5 Stress-Coping Tips That Actually Work

It may not seem like it, but stress is a good thing — in small amounts, anyway. Getting that push can be invigorating every once in a while. When it becomes a habit, though, feeling anxious can cause problems for both your relationships and your body

Thankfully, meditation can help. "Meditation is really an attempt to still the mind," says Lisa Levine, MS, LAc. "The more still the mind and the more space there is between thoughts, the more peaceful we feel, because it’s the incessant racing of the mind that can leave us feeling anxious." 

As the founder of Brooklyn's Maha Rose Center for Healing, Levine says mindfulness, and meditation in particular, can help us become observers of the thoughts that usually go unquestioned. "That's half the battle," she says. "Instead of being that negative thought, you can just see that it’s an experience that you’re having."

Science is starting to get on board, too. In research funded by both the National Institutes of Health and the Centers for Disease Control and Prevention, scientists at Harvard have been able to use brain scans to look at our neural activity during meditation. They've found that meditation can physically change the brain, possibly even in ways that allow for us to be more resilient to stress and compassionate. 

Other recent research suggests that mindfulness-based meditation, which teaches us to be more aware and accepting of the here-and-now, can help combat repetitive anxious thoughts. It can even reduce the need for antidepressants and ease chronic pain.

We can't always justify slipping away for an hour for a guided class. But, we can't use a busy day as an excuse to ignore self-care. If anything, those are the days we need it most. So, with the help of our trusty smartphones, we'll find a way to steal a few minutes for ourselves. Click through to see a few of our favorite stress-busting apps for every meditation (and anxiety) level — and get ready to get your "Om" on.
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Photo: Courtesy of Headspace.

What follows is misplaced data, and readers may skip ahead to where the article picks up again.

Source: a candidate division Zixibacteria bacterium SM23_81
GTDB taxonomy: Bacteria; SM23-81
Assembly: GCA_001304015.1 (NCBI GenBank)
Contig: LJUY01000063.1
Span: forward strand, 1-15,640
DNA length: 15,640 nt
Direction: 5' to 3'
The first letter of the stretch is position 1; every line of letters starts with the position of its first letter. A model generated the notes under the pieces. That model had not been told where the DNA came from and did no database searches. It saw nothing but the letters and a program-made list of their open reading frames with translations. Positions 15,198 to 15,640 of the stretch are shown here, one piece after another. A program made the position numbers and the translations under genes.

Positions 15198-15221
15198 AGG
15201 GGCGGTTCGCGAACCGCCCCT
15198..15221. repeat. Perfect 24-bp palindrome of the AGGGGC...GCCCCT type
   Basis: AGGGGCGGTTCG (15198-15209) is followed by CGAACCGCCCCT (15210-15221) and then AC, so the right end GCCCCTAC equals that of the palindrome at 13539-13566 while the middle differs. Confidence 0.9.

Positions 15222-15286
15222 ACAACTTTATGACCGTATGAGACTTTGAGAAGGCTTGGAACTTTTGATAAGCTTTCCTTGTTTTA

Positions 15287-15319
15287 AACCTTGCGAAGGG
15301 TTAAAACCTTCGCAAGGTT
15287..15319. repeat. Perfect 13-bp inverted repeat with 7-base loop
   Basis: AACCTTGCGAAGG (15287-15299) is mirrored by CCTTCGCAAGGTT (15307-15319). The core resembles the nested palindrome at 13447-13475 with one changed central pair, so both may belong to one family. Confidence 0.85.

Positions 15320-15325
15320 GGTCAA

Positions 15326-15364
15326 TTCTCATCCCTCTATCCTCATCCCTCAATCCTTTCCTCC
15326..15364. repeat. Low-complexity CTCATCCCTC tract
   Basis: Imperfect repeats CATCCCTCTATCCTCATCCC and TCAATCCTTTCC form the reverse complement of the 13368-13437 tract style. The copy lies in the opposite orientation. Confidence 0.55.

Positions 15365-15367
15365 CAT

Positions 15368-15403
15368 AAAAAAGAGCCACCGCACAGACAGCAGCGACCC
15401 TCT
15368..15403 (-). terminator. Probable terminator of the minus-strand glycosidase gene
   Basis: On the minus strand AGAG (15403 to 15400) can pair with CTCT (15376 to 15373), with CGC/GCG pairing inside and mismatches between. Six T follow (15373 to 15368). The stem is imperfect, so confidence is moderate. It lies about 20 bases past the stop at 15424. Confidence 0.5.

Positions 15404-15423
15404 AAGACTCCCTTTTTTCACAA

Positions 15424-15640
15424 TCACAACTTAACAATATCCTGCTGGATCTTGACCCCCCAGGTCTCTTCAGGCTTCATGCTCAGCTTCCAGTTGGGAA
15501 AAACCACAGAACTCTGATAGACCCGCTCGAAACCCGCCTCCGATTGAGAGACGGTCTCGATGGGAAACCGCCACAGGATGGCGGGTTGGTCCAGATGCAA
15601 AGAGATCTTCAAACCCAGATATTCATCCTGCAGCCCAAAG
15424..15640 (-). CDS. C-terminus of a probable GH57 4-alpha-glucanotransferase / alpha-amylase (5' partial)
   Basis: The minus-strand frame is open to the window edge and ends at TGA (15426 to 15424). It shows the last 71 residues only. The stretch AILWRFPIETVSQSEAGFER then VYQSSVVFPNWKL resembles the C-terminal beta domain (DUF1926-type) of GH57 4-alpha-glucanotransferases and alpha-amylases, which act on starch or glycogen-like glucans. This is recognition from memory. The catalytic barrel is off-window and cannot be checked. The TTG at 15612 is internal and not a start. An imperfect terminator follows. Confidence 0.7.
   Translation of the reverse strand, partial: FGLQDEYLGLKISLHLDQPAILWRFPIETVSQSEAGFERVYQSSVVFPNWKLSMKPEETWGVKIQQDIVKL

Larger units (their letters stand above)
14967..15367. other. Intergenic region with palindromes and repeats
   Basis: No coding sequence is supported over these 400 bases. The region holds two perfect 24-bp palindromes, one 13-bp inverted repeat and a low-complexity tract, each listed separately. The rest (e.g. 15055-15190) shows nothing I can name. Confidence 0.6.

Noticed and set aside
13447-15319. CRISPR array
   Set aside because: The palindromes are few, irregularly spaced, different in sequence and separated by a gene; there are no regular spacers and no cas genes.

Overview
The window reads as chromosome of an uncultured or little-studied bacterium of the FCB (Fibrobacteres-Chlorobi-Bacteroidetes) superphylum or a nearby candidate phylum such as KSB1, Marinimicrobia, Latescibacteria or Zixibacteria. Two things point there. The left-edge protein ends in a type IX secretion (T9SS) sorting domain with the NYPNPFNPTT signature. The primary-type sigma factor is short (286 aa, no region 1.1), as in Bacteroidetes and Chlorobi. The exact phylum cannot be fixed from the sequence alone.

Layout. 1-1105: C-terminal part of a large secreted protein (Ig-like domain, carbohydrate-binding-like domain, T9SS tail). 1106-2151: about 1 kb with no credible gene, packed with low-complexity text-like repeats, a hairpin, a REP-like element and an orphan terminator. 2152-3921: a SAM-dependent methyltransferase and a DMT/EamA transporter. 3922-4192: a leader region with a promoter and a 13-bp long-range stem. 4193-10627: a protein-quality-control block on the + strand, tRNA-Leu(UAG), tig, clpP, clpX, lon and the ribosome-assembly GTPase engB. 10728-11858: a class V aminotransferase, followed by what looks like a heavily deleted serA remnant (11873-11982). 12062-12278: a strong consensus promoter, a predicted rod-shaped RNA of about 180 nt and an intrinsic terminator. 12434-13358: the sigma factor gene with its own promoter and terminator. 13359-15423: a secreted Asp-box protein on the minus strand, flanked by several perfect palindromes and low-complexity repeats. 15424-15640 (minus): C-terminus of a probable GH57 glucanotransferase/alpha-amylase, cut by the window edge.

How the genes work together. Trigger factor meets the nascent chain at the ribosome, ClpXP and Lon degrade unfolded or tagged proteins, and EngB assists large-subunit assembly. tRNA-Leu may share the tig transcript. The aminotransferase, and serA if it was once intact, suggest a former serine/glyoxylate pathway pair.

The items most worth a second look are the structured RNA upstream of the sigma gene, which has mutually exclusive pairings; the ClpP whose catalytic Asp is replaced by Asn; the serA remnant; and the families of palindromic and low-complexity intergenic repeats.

The biggest advantage of Headspace is that it's adorable. With a sweet animated interface, it's soothing in a way that's helpful for the meditator who also has five meetings, 6,000 emails, and a train to catch.

You'll start on level one with just a 10-minute meditation session, complete with calming guidance in a soft, British accent (but no cheesy music). From there, your challenge is to "Take 10" for 10 days straight.

I can see how Headspace makes it easy to actually carve out time to try meditation. It gives you tips for how to get started with the practice (you start with your eyes open!) — and how to make it a real habit. After the initial 10-day streak, you can pay for more.

Headspace's other features include sending you little motivating phrases throughout the day (if you so choose), a reminder to take your 10 minutes, and a social networking mode called "Buddies." Overall, it's a straightforward, non-judgmental program that could be the perfect set of Zen training wheels.

(App: free-$94.99)
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Photo: Courtesy of Happify.
The Happify app is a way to make a game of all the positive psychology tricks you know might work, but make you feel kind of silly when you actually do them. You'll start by taking a quick test that assesses the areas of happiness you should work on. Then, you're presented with a few "tracks" that can help get you to your goals.

My suggested track was "Conquer Your Negative Thoughts." Of course, my first thought was, "Oh, fuck this." But, my first challenge was easy enough — just writing down three good things that happened to me that day.